But in the 1960s and '70s, he broke away from tradition and from contemporary trends and established his own iconic figure, the Falling Man, whose ambiguous form and ironic presentations represented for many the spirit of the times. My guess is when someone writes the definitive art history of the 20th century, the Falling Man will receive the kind of critical attention it deserves. Falling Man, after all, is Everyman. His lineage goes back to Eden. He is remarkable in the absence of remarkability. Because the image was ubiquitous for a few years, large numbers of people who'd never held a work of art or cared about works of art suddenly became engaged because of Ernest Trova.

Trova was always something of an anomaly, but he figured importantly in the avant-garde mainstream in those heady days. The brassy and silvery androgynes were quickly embraced as visual representatives of a revolutionary era. Falling Man was elegant, pared down to the essential, lacking personality and sexuality but potent and expressive nonetheless.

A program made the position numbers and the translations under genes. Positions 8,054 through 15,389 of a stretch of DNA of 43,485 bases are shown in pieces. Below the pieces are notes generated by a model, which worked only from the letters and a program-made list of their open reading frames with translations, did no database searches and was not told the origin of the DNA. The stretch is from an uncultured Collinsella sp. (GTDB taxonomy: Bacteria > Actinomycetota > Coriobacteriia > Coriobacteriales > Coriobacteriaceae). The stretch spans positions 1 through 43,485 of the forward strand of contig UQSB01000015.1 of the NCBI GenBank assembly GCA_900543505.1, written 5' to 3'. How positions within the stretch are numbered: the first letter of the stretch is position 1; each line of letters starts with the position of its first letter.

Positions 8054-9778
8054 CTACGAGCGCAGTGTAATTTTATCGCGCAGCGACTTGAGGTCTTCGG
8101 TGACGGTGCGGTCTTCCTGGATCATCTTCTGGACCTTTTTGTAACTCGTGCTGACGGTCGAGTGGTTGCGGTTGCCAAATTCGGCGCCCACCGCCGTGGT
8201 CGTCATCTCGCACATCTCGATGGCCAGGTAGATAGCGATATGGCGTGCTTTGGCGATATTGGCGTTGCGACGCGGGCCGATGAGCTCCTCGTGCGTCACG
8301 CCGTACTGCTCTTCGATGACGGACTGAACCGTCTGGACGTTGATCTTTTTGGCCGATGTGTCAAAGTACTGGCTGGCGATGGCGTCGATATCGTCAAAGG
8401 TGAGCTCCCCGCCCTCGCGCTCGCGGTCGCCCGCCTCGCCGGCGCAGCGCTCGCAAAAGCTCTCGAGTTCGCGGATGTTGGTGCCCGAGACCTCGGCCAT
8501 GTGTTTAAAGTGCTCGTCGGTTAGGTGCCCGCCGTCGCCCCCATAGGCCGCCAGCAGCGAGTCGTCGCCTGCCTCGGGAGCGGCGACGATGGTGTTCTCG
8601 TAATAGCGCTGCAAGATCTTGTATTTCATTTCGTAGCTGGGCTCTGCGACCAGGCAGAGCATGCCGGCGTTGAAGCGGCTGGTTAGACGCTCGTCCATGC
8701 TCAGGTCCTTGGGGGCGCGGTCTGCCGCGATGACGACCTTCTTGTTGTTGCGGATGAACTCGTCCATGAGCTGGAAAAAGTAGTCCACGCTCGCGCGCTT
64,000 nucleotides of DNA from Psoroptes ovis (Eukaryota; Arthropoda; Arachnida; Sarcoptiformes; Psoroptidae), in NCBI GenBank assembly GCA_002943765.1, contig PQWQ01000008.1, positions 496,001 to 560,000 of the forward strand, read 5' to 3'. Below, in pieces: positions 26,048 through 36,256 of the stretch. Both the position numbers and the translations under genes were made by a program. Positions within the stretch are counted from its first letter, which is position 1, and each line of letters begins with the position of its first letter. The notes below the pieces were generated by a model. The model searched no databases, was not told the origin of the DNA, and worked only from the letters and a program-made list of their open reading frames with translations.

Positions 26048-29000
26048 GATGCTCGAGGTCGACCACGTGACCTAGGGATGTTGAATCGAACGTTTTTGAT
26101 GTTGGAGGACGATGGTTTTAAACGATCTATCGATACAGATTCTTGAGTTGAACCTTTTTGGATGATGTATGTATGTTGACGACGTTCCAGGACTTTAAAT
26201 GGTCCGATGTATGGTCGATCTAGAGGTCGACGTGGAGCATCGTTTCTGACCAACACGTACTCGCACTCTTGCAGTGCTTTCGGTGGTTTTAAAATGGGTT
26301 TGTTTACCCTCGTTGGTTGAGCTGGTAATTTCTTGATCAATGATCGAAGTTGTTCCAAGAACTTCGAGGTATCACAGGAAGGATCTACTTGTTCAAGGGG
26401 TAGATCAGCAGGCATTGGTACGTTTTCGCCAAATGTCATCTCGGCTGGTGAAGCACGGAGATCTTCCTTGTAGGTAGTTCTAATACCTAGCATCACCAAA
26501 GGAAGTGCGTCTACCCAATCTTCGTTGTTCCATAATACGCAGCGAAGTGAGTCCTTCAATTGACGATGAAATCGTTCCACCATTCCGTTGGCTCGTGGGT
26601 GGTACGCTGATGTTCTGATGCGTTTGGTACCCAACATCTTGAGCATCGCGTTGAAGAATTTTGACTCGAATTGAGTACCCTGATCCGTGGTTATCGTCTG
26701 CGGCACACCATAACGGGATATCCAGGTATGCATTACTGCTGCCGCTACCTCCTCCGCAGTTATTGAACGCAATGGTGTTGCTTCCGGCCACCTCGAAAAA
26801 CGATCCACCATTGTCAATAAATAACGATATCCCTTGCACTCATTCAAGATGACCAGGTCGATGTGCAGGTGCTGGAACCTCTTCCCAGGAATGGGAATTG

And its creator belonged for a time in the company of an amazing and durable group of young artists working in the middle of the 20th century. His work was included in the pivotal and influential "7 for 67" show at the St. Louis Art Museum, and the Falling Man's images were all over the place in the popular and art press and even in museum gift shops, where for a few bucks you could pick up something authentic, like a Falling Man kaleidoscope.

All this was fleeting, or so it seems now, and Trova's decline was precipitous. In this after-the-Falling-Man time everything went haywire, or so it seemed to those of us who looked on in sadness. Matt Strauss has done a splendid job of telling all about the shooting star and its decline in a fascinating, gloves-off essay included in the materials related to his show at White Flag.